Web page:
A new act, which does not discriminate against health-care professionals who choose not to perform an abortion, received praise from an official of the United States Conference of Catholic Bishops.
This legislation responds to the co-ordinated effort to force health-care providers – hospitals, insurance providers, and outpatient clinics – to provide, pay for, and make referrals for abortion.
"Forced abortion participation has no place in a country that respects the right of conscience for all," said Cathy Cleaver Ruse, Esq., the director of planning and Information for the USCCB Secretariat for Pro-Life Activities. "Congress has another opportunity to protect health-care providers who do not want to participate in abortions.”
On Dec. 8, Congressman Mike Bilirakis (R-FL) re-introduced the bipartisan Abortion Non-Discrimination Act (ANDA) in the House of Representatives, H.R. 3664. The bill had previously passed the House in 2002. Senate bill S. 1397, introduced by Senator Judd Gregg (R-NH), also enjoys bipartisan sponsorship. This legislation would prohibit governmental discrimination against health-care providers, who decline to be involved in abortion.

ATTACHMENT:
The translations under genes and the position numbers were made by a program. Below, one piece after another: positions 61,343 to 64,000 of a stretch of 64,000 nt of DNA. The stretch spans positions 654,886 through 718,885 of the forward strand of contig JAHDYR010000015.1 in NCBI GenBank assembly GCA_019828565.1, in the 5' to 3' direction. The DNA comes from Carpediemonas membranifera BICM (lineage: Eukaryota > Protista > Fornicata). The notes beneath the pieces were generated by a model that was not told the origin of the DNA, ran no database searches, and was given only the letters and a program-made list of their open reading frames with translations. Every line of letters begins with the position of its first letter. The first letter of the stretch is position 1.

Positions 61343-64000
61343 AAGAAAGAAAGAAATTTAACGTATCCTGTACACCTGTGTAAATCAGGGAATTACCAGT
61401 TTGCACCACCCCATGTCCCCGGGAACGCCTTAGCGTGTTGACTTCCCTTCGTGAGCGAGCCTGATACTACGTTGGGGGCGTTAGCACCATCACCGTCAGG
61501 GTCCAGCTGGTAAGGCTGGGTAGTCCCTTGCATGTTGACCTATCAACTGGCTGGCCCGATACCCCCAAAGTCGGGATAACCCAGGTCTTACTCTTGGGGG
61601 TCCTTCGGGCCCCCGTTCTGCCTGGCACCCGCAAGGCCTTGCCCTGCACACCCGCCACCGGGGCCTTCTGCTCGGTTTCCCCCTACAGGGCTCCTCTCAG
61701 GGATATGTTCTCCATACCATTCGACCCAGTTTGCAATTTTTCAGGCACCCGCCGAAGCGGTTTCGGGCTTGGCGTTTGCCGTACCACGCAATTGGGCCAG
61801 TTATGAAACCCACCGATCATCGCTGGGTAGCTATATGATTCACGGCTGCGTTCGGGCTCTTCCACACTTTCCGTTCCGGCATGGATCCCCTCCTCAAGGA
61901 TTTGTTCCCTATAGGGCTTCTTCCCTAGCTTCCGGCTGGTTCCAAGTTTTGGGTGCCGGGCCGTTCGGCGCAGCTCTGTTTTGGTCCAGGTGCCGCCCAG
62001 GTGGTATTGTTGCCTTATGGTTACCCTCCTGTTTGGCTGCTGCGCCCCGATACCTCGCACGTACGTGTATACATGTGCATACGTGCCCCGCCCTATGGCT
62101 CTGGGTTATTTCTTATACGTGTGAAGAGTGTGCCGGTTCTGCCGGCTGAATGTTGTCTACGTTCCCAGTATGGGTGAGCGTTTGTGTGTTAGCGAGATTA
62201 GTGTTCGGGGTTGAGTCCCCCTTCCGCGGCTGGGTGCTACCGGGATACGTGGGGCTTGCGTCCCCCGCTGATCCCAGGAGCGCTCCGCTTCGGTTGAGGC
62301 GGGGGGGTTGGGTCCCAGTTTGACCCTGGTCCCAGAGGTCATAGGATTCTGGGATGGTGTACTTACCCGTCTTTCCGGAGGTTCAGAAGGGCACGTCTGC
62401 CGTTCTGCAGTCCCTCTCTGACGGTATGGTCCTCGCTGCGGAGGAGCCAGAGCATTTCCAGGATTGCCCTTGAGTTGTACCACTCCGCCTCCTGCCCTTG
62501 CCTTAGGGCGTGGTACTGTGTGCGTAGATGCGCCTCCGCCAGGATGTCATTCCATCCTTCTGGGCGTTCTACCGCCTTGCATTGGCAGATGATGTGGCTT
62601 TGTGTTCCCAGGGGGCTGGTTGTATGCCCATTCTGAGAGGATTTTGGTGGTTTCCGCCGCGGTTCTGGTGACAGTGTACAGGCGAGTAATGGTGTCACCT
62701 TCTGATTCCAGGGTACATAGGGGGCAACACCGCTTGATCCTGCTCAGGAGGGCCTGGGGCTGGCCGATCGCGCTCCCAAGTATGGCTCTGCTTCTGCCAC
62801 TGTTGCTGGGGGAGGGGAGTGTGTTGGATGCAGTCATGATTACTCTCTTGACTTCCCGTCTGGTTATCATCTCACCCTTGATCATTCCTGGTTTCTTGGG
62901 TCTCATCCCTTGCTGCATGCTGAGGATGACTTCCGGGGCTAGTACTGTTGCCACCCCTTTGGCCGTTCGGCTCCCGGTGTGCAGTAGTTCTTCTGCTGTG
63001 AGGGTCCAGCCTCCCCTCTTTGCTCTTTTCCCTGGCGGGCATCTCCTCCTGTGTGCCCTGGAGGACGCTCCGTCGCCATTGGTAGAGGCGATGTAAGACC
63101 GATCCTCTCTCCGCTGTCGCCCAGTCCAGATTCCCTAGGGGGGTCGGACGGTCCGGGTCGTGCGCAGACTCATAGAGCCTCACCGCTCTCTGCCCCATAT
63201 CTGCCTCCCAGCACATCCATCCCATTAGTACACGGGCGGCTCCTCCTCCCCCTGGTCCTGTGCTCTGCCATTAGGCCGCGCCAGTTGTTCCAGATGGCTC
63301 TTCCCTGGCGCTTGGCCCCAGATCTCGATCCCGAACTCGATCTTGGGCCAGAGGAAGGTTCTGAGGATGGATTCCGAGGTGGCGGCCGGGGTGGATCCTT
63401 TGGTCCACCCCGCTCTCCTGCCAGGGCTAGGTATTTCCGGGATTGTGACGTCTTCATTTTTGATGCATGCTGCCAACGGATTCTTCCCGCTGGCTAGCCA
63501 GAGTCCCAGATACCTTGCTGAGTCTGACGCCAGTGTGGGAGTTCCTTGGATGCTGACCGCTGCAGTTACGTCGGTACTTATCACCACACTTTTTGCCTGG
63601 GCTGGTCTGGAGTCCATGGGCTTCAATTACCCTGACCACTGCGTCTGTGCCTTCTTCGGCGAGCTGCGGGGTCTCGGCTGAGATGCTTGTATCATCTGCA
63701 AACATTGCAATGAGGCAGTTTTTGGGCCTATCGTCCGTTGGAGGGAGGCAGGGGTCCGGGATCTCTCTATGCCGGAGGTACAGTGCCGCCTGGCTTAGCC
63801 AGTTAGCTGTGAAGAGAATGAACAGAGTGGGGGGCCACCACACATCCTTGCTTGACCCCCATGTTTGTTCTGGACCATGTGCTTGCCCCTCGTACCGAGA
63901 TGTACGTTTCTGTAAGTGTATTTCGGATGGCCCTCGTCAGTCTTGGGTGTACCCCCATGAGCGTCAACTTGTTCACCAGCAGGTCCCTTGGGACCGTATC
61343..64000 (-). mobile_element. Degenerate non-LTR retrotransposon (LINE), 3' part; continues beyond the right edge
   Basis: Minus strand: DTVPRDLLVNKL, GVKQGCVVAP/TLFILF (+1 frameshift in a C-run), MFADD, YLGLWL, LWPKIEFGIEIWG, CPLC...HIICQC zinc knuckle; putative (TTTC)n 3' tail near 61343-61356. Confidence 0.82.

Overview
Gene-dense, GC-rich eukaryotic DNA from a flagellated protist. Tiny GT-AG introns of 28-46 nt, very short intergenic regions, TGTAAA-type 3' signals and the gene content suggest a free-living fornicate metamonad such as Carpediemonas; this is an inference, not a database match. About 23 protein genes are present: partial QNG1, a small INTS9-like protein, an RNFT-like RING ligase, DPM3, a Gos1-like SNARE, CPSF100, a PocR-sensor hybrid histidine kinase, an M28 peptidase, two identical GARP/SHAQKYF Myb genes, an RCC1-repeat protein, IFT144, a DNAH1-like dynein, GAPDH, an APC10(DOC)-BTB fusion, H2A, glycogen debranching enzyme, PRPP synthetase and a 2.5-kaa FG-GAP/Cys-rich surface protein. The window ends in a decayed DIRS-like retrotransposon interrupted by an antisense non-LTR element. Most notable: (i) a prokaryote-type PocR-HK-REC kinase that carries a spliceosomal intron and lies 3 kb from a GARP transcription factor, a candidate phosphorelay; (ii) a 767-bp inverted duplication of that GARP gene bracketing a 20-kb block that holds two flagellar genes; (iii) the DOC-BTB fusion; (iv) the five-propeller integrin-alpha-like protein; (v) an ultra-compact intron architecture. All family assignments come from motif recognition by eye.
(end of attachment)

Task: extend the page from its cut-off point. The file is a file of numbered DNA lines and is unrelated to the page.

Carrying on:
Current federal law already protects "health-care entities" from having to perform or provide for abortions, but it has been interpreted to protect only individual physicians and training programs, leaving hospitals, health plans, nurses, and other health-care participants without protection.
"ANDA simply clarifies what should be obvious," Ruse stated. "Legal protection for 'health-care entities' includes the full range of participants who provide health care. No one who provides health care should be forced to participate in abortion.
"The irony here cannot be ignored: The same abortion advocates, who promote a 'right to choose', deny the right of health-care providers to choose not to perform abortion," Ruse noted. "They tell us: ‘If you don't like abortion, don't have one.' Pro-life health providers must be able to say: 'We don't like abortion, so don't force us to perform them.'
"We urge Congress to act swiftly in the New Year to pass this common-sense protection for the rights of conscience," she said.